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The Absolutely True Diary of a Part-Time Indian by Sherman Alexie

Junior is a budding cartoonist growing up on the Spokane Indian Reservation. Determined to take his future into his own hands, Junior leaves his troubled school on the rez to attend an all-white farm town high school where the only other Indian is the school mascot. Based on the author’s own experiences, this book chronicles the contemporary adolescence of one Native American boy as he attempts to break away from the life he was destined to live.

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There There by Tommy Orange

Jacquie Red Feather is newly sober and trying to make it back to the family she left behind in shame. Dene Oxendene is pulling his life back together after his uncle’s death and has come to work at the powwow to honor his uncle’s memory. Opal Viola Victoria Bear Shield has come to watch her nephew Orvil, who has taught himself traditional Indian dance through YouTube videos and has come to the powwow to dance in public for the very first time. At the Big Oakland Powwow, there will be glorious communion, and a spectacle of sacred tradition and pageantry. And there will be sacrifice, and heroism, and unspeakable loss.

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I Am a Man: Chief Standing Bear’s Journey for Justice by Joe Starita

In 1877, Chief Standing Bear’s Ponca Indian tribe was forcibly removed from their Nebraska homeland and marched to what was then known as Indian Territory (now Oklahoma), in what became the tribe’s own Trail of Tears. “I Am a Man” chronicles what happened when Standing Bear set off on a six-hundred-mile walk to return the body of his only son to their traditional burial ground. Along the way, it examines the complex relationship between the United States government and the small, peaceful tribe and the legal consequences of land swaps and broken treaties, while never losing sight of the heartbreaking journey the Ponca endured.

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An American Sunrise: Poems by Joy Harjo, Poet Laureate of the United States

In the early 1800s, the Mvskoke people were forcibly removed from their original lands east of the Mississippi to Indian Territory, which is now part of Oklahoma. Two hundred years later, Joy Harjo returns to her family’s lands and opens a dialogue with history. In An American Sunrise, Harjo finds blessings in the abundance of her homeland and confronts the site where her people, and other indigenous families, essentially disappeared. From her memory of her mother’s death, to her beginnings in the native rights movement, to the fresh road with her beloved, Harjo’s personal life intertwines with tribal histories to create a space for renewed beginnings.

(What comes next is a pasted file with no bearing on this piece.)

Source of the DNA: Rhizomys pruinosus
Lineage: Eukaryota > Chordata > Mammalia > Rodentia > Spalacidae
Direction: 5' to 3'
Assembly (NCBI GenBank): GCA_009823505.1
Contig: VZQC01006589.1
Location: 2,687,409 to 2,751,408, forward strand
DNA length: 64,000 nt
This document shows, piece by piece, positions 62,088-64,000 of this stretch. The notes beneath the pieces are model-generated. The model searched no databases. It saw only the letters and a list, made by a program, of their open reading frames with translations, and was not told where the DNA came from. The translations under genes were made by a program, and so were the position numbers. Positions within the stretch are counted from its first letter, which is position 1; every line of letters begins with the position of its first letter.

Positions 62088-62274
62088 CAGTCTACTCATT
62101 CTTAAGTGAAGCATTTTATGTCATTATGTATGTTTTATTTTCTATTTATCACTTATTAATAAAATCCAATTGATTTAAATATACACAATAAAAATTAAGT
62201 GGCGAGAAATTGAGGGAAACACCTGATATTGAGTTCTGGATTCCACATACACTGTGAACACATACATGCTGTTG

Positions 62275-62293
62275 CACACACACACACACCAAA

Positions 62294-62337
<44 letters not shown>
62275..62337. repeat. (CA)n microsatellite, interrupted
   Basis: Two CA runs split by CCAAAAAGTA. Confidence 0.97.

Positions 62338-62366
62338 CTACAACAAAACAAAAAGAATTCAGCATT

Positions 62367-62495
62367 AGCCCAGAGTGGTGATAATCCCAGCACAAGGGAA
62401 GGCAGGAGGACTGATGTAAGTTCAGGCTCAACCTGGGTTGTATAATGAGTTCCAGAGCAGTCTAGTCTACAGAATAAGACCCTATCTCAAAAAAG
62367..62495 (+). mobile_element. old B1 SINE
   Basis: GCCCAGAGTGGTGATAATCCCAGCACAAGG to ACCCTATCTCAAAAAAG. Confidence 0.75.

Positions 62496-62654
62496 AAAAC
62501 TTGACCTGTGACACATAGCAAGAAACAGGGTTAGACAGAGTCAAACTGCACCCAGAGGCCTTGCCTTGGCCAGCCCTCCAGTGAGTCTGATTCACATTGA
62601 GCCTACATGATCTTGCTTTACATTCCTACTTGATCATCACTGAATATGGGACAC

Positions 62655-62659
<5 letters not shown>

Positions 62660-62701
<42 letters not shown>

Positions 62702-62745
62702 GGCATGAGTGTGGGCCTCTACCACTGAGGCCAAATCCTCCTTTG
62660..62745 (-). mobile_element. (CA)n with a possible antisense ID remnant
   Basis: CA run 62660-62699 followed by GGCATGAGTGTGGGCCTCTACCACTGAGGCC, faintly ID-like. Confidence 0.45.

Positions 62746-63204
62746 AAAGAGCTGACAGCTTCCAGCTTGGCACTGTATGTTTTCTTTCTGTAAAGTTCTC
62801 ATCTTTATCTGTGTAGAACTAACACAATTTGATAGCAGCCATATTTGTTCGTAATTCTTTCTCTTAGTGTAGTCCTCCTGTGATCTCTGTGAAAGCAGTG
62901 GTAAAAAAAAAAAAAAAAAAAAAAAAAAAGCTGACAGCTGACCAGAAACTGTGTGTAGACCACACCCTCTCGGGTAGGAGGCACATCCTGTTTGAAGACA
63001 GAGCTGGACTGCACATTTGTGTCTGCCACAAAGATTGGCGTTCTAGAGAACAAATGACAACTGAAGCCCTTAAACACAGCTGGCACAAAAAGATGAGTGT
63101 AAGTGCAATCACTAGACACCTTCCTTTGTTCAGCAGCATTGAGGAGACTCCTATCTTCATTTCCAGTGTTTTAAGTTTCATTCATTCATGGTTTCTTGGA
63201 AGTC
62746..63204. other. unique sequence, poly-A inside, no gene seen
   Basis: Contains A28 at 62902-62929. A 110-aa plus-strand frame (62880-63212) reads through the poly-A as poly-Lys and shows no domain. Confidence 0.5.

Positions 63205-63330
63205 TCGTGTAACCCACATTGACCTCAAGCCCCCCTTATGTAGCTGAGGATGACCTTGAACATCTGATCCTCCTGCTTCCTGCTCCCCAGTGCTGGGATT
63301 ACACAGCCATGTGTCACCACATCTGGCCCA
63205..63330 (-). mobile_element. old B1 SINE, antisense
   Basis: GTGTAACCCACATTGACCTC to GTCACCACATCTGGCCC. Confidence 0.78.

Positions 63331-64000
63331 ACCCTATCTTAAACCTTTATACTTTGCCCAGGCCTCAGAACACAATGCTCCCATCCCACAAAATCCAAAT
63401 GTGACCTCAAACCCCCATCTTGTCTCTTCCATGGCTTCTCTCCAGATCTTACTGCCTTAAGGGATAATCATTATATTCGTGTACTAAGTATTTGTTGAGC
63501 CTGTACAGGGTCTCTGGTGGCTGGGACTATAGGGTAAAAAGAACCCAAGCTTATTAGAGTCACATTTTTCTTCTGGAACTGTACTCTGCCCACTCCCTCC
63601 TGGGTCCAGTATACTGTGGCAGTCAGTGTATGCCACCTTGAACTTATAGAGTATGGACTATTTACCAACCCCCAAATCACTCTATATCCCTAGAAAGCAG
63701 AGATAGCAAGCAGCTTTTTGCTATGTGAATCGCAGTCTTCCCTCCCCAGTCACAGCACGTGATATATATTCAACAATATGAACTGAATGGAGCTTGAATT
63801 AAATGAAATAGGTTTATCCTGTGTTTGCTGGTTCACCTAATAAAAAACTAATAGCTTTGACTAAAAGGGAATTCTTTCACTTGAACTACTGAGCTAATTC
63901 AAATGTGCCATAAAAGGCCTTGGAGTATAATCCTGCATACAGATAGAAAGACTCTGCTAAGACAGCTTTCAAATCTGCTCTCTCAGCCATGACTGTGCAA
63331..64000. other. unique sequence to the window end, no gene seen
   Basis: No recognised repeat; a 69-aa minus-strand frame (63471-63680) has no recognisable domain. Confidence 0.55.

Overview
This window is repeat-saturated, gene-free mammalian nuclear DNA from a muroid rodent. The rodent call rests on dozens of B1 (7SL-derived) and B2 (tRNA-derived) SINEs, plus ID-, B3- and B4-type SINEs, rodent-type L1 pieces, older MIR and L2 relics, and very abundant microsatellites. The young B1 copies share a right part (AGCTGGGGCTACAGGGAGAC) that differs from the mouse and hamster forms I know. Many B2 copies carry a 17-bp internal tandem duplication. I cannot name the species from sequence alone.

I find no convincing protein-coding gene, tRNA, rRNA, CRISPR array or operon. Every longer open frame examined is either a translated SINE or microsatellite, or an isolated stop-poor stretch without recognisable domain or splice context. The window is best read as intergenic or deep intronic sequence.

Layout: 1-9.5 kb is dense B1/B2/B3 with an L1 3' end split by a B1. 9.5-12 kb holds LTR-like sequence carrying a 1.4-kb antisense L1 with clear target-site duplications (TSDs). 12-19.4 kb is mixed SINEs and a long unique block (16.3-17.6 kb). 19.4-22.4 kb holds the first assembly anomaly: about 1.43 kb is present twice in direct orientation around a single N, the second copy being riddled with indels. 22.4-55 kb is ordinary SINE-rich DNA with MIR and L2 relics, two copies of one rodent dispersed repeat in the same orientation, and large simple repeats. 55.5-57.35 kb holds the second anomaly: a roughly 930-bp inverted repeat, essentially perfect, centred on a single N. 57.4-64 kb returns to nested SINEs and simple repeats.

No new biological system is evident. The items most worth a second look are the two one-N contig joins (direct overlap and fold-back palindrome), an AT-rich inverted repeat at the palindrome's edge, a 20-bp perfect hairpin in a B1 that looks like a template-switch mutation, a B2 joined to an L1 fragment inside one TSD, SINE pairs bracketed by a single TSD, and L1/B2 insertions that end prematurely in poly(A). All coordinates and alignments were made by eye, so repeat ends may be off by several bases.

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The Bones of Paradise by Jonis Agee

Ten years after the 7th Calvary massacred more than 200 Lakota men, women, and children at Wounded Knee, J. B. Bennett, a white rancher, and Star, a young Native American woman, are murdered in a remote meadow on J. B.’s land. The deaths bring together the scattered members of the Bennett family: his cunning and hard father, Drum; his estranged wife, Dulcinea; and his young sons, Cullen and Hayward. As the mystery of these twin deaths unfolds, the history of the dysfunctional Bennett’s and their damning secrets are revealed exposing the conflicted heart of a nation caught between past and future.

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Highway of Tears: A True Story of Racism, Indifference, and the Pursuit of Justice for Missing and Murdered Indigenous Women and Girls by Jessica McDiarmid

For decades, Indigenous women have gone missing, or been found murdered, along an isolated stretch of highway in northwestern British Columbia. The highway is known as the ‘Highway of Tears’, and it has come to symbolize a national crisis. Journalist, Jessica McDiarmid, investigates the devastating effect these tragedies have had on the families of the victims and their communities, and how systemic racism and indifference have created a climate where Indigenous women are over-policed, yet under-protected.

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Heart Berries: A Memoir by Terese Marie Mailhot

Heart Berries is a powerful, poetic memoir of a woman’s coming of age on the Seabird Island Indian Reservation in the Pacific Northwest. Having survived a profoundly dysfunctional upbringing only to find herself hospitalized and facing a dual diagnosis of post traumatic stress disorder and bipolar II disorder; Terese Marie Mailhot is given a notebook and begins to write her way out of trauma. The triumphant result is Heart Berries, a memorial for Mailhot’s mother, a social worker and activist who had a thing for prisoners; a story of reconciliation with her father―an abusive drunk and a brilliant artist―who was murdered under mysterious circumstances; and an elegy on how difficult it is to love someone while dragging the long shadows of shame.